A deserted view of lalchowk during a strike in Srinagar during against Shrine burning.28-June-2012

SRINAGAR, Jun 28: The Kashmir remained tense as general strike and undeclared curfew continued for the third consecutive day today following the destruction of shrine of Sheikh Syed Abdul Qadir Jeelani (RA) in mysterious fire.
The normal life was out of gear on account of the strike called by the grand Mufti, Mufti Bashir-ud-Din, against what he described as “criminal conspiracy” behind the destruction of the shrine and the ”distortion of vital evidence by the state government.”
The most parts of the summer capital observed complete shutdown with shops, business establishments, markets and educational institutions avoiding routine business. The public transport was generally off the roads, and people, not in plenty, could be seen moving around in private vehicles.
The strike, however, showed lesser impact in the civil lines areas including Hyderpora, Sanatnagar, Chanapora, Natipora and Nowgam. Since morning, many shops in the areas did the routine business while public transport was also available, though in less abundance.
The attendance in government offices and banks was thin.
The old city continued to be under undeclared curfew. The areas falling under the jurisdiction of Khanyar, Nowhatta, M R Gunj, Rainawari, Safa kadal and Kralkhud Police stations, were sealed off. All approach roads were blocked while a heavy presence of paramilitary CRPF and police, in riot gear, ensured that no one ventured out.
“Two young boys were going towards Jamia Masjid to fetch sherwani for a groom, but they were stopped, beaten up and forced to turn back by the forces,” Niyaz Ahmad, a resident of Gojwara narrated.
Unlike yesterday, this morning the authorities did not make any announcements for people to stay indoors.
The relentless check on the civilian movement from dawn to dusk has created a desperate situation in the old city. Short of essential commodities, the residents are forced to nocturnal living.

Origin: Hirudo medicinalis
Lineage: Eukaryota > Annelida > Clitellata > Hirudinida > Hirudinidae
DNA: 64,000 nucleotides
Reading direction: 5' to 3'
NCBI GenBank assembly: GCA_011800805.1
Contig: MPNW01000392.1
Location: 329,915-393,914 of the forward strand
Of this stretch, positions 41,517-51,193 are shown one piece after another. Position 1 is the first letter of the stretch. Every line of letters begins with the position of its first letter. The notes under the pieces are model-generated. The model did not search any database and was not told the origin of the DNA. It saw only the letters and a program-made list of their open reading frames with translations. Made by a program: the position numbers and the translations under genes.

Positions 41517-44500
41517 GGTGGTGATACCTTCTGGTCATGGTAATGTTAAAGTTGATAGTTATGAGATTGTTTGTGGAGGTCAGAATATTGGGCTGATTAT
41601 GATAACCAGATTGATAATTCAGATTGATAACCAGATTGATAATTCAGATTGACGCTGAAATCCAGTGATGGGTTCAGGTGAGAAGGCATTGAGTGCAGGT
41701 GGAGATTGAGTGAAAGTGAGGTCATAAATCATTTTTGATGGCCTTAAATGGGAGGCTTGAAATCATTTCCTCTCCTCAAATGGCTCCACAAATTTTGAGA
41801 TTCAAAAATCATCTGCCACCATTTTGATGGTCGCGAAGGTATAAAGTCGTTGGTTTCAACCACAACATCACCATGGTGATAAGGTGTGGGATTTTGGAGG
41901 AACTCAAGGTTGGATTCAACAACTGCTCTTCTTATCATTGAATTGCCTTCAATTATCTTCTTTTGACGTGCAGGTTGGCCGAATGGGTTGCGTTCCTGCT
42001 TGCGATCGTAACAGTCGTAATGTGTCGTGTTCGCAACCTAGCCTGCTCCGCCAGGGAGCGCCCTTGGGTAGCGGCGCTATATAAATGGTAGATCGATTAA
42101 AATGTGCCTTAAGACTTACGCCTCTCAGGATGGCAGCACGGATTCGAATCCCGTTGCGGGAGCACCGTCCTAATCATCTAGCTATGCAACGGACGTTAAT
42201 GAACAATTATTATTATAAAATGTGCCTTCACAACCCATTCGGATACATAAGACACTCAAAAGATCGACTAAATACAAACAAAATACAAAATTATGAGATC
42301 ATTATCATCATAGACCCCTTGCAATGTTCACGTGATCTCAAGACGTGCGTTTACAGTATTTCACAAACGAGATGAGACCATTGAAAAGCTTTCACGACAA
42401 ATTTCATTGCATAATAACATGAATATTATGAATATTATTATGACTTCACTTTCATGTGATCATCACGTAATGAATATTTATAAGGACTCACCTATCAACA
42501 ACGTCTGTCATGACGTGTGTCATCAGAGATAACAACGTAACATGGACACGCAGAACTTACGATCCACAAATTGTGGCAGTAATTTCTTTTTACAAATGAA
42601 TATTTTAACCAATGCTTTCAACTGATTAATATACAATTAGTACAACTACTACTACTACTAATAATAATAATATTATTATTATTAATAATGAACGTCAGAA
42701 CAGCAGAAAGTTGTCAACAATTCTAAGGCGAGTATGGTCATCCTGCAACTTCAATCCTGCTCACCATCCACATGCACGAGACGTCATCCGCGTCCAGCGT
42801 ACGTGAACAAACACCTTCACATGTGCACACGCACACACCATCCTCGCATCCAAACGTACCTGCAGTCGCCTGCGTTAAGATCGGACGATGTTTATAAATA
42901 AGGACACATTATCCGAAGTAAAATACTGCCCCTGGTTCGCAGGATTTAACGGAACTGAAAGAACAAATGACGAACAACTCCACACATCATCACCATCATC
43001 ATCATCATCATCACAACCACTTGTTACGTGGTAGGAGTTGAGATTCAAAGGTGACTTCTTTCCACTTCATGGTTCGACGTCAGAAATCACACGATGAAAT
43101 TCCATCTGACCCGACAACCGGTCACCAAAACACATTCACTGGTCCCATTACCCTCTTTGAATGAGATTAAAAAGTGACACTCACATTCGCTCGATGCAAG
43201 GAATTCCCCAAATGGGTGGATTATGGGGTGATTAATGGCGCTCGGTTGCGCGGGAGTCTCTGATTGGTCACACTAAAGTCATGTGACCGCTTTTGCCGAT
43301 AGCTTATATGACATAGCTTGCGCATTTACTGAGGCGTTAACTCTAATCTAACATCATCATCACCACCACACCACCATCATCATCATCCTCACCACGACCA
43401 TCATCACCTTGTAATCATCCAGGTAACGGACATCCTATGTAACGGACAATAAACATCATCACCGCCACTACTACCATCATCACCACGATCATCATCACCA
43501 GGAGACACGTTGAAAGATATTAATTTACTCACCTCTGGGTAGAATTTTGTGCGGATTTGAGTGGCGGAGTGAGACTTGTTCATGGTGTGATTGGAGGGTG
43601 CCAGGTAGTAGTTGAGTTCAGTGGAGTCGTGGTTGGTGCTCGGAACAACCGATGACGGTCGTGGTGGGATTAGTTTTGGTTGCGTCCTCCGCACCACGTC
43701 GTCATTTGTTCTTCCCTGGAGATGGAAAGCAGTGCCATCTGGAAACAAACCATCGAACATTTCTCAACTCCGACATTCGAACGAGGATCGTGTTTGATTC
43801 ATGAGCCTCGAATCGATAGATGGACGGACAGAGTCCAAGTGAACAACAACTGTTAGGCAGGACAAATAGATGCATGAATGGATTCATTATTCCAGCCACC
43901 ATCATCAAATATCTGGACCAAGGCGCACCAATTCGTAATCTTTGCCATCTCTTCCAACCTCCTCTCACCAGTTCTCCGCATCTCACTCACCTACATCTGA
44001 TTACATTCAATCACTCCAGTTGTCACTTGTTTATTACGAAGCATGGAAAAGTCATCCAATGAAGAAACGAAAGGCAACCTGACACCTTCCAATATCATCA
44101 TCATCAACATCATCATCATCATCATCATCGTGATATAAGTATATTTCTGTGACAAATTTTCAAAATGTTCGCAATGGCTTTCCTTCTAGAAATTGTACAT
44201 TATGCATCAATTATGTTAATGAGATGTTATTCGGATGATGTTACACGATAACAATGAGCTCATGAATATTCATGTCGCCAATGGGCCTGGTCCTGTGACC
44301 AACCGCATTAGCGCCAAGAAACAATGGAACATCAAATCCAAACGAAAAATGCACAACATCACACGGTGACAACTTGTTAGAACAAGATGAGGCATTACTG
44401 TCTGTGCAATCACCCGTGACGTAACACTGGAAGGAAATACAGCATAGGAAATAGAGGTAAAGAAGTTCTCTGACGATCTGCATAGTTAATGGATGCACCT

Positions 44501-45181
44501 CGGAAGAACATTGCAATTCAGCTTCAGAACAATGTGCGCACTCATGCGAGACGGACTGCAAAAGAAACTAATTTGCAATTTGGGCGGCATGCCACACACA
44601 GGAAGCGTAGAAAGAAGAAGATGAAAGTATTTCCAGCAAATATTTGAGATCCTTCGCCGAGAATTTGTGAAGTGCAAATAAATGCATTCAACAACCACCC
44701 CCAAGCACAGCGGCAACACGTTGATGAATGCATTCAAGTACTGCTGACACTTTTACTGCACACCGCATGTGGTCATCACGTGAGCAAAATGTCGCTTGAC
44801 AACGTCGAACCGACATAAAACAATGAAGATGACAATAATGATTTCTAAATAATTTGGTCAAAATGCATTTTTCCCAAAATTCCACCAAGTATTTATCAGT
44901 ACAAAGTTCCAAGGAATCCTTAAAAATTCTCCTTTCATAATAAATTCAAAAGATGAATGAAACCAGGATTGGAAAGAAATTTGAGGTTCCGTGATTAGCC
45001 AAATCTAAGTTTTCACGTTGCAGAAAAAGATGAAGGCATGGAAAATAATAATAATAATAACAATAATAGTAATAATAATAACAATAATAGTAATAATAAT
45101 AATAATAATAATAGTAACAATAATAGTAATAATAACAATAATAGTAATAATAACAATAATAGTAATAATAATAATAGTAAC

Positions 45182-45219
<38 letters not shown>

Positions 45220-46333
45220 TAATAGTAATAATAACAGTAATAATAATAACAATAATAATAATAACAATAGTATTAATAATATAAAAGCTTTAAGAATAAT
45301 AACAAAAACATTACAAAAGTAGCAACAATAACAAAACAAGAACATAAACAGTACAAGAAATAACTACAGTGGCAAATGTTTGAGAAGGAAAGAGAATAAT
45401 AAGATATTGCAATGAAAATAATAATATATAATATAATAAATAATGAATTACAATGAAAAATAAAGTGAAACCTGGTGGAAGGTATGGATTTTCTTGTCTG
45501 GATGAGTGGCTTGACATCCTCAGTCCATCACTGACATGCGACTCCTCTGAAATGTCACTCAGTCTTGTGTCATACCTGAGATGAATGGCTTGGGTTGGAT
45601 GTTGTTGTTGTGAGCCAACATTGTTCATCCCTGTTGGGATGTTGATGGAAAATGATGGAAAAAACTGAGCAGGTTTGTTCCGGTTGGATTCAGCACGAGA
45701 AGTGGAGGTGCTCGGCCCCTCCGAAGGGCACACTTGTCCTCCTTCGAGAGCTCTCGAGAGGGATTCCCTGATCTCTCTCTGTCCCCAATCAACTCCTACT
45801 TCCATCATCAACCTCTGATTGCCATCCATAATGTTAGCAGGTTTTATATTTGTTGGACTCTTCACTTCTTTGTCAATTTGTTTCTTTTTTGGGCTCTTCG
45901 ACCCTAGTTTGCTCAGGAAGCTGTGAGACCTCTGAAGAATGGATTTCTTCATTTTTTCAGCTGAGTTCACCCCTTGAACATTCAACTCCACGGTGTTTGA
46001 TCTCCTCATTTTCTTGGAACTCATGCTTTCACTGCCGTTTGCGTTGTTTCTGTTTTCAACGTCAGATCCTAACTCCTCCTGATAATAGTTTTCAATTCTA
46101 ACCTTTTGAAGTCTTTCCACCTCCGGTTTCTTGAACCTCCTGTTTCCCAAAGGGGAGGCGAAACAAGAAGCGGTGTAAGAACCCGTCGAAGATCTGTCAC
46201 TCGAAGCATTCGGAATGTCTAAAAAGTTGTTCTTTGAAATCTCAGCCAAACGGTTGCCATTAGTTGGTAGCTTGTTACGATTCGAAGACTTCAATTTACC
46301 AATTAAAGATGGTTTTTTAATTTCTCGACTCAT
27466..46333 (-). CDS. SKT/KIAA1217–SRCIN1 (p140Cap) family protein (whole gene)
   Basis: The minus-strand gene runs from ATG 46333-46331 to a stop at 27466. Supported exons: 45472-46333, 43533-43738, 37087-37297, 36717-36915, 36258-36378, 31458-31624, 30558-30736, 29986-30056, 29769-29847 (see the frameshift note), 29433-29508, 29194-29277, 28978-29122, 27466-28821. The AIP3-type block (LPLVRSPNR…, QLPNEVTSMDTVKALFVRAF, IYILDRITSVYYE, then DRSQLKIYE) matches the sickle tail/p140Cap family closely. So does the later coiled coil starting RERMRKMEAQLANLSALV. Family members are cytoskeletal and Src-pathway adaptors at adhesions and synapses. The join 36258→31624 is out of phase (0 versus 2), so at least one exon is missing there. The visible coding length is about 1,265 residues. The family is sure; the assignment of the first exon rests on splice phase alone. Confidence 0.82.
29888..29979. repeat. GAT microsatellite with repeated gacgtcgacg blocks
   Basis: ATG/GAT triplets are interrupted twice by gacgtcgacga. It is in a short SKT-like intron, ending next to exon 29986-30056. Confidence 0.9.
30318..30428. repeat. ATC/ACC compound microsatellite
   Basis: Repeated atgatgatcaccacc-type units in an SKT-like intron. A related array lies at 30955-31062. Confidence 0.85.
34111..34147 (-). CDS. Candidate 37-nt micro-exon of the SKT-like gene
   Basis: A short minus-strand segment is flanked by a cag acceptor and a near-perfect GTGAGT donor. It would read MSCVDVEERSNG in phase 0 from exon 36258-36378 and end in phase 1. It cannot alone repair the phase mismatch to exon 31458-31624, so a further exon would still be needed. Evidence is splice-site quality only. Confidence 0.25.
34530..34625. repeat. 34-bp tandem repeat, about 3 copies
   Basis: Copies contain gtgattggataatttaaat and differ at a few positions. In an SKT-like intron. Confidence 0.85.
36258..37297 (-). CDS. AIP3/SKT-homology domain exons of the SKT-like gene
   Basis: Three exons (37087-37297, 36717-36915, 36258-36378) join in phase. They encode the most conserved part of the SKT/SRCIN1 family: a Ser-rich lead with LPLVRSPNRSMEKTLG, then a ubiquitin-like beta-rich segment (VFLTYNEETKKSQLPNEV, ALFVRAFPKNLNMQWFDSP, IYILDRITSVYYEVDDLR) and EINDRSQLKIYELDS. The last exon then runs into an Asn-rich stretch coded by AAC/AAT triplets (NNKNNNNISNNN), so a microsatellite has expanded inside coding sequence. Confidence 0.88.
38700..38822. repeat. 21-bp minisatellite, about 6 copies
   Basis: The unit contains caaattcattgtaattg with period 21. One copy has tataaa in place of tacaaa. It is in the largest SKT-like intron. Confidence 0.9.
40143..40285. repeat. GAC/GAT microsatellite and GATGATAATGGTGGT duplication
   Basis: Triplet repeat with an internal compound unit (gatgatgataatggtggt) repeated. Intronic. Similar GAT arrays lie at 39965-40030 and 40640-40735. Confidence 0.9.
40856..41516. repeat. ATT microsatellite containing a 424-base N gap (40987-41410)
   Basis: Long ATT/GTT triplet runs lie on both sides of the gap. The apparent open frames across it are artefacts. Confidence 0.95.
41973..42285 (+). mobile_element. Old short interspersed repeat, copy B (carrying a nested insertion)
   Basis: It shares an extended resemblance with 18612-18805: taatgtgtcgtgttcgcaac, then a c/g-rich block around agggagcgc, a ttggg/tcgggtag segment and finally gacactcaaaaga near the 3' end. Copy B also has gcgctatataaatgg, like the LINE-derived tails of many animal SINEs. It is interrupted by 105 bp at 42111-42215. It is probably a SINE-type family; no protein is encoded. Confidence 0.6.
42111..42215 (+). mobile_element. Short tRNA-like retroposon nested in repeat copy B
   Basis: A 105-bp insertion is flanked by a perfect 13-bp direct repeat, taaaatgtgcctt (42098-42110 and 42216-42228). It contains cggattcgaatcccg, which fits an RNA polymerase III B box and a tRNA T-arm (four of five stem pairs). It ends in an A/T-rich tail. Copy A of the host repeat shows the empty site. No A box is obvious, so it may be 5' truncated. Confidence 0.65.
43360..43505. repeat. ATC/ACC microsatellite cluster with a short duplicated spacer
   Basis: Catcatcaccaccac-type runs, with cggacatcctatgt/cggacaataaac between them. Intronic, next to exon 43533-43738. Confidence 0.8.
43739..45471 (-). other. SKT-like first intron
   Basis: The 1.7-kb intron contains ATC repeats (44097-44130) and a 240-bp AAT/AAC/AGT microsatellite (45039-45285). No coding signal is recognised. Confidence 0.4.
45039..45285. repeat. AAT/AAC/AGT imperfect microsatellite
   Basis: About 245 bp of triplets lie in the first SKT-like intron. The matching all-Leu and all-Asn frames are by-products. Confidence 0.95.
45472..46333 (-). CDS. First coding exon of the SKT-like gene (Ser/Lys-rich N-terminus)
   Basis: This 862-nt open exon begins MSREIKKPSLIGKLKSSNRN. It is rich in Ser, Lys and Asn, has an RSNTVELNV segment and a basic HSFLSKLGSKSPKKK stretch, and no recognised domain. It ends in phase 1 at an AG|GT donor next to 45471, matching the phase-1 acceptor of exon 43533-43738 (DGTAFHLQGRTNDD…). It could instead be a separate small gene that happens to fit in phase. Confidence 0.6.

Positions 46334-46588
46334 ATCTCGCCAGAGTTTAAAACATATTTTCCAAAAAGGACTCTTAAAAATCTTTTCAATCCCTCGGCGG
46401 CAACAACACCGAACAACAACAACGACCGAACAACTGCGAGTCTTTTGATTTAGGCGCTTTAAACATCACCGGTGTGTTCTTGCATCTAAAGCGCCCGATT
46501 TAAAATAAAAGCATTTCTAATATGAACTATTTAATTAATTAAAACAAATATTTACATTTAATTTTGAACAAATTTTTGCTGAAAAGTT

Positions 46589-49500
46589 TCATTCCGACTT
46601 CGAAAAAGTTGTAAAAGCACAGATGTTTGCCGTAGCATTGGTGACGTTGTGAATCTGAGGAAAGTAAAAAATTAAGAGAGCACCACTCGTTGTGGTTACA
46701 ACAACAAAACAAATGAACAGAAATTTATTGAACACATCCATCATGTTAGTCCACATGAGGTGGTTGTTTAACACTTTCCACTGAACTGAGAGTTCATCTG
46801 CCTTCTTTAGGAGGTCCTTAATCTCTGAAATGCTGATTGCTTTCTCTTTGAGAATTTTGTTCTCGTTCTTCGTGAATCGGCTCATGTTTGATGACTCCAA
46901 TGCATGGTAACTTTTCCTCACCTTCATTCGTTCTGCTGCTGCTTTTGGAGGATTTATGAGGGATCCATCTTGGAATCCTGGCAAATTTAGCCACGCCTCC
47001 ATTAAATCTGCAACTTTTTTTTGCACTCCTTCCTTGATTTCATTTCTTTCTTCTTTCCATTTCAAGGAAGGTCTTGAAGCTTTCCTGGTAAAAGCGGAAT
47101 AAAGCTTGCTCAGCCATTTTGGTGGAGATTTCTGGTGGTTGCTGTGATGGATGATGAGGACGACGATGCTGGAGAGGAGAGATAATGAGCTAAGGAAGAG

The residents speaking with this reporter revealed that the shops open after the cordon is lifted, letting people purchase whatever eatables are available.
“When the forces leave after Magrib prayers, the grocery and medical stores in the interior areas open up. And we are forced to purchase at high rates the rotten vegetables, pulses or milk powder available in the shops. We have been living on potatoes, onions and Kehwa,” Shafiq Ahmad of Nowhatta said.
Clashes take place in most old city areas after the forces’ withdrawal. The last evening clashes were reported from Nawab Bazar, Safa Kadal, Nowhatta, Chantabal and several adjoining areas.
South/North Kashmir
A partial strike was observed in South and North Kashmir.
The reports from Pulwama, Anantnag, Kulgam, Bijbehara and several other South Kashmir districts said several shops and business establishments were open while a significant number of them remained closed. The public transport, reports said, too was available in limited strength.
Similar reports were received from Baramulla, Bandipora and Kupwara districts in the North.
The inter-district transport also remained affected. Only a limited number of buses and Sumos could be seen plying on the routes.
Separatists under house arrest
The separatist leaders including Syed Ali Shah Geelani, Mirwaiz Umar Farooq, Muhammad Yasin Malik, Shabir Ahmad Shah, Nayeem Ahmad Khan and Javid Ahmad Mir were under house arrest yet again.
The police and CRPF deployed at the residences of the leaders did not allow anyone of them to move out of the houses.
6 arrested at Kupwara
Six youths hurling stones at the vehicles at Kupwara in North Kashmir have been arrested by the police on charges of stone pelting, police said in an official handout.

Print Friendly, PDF & Email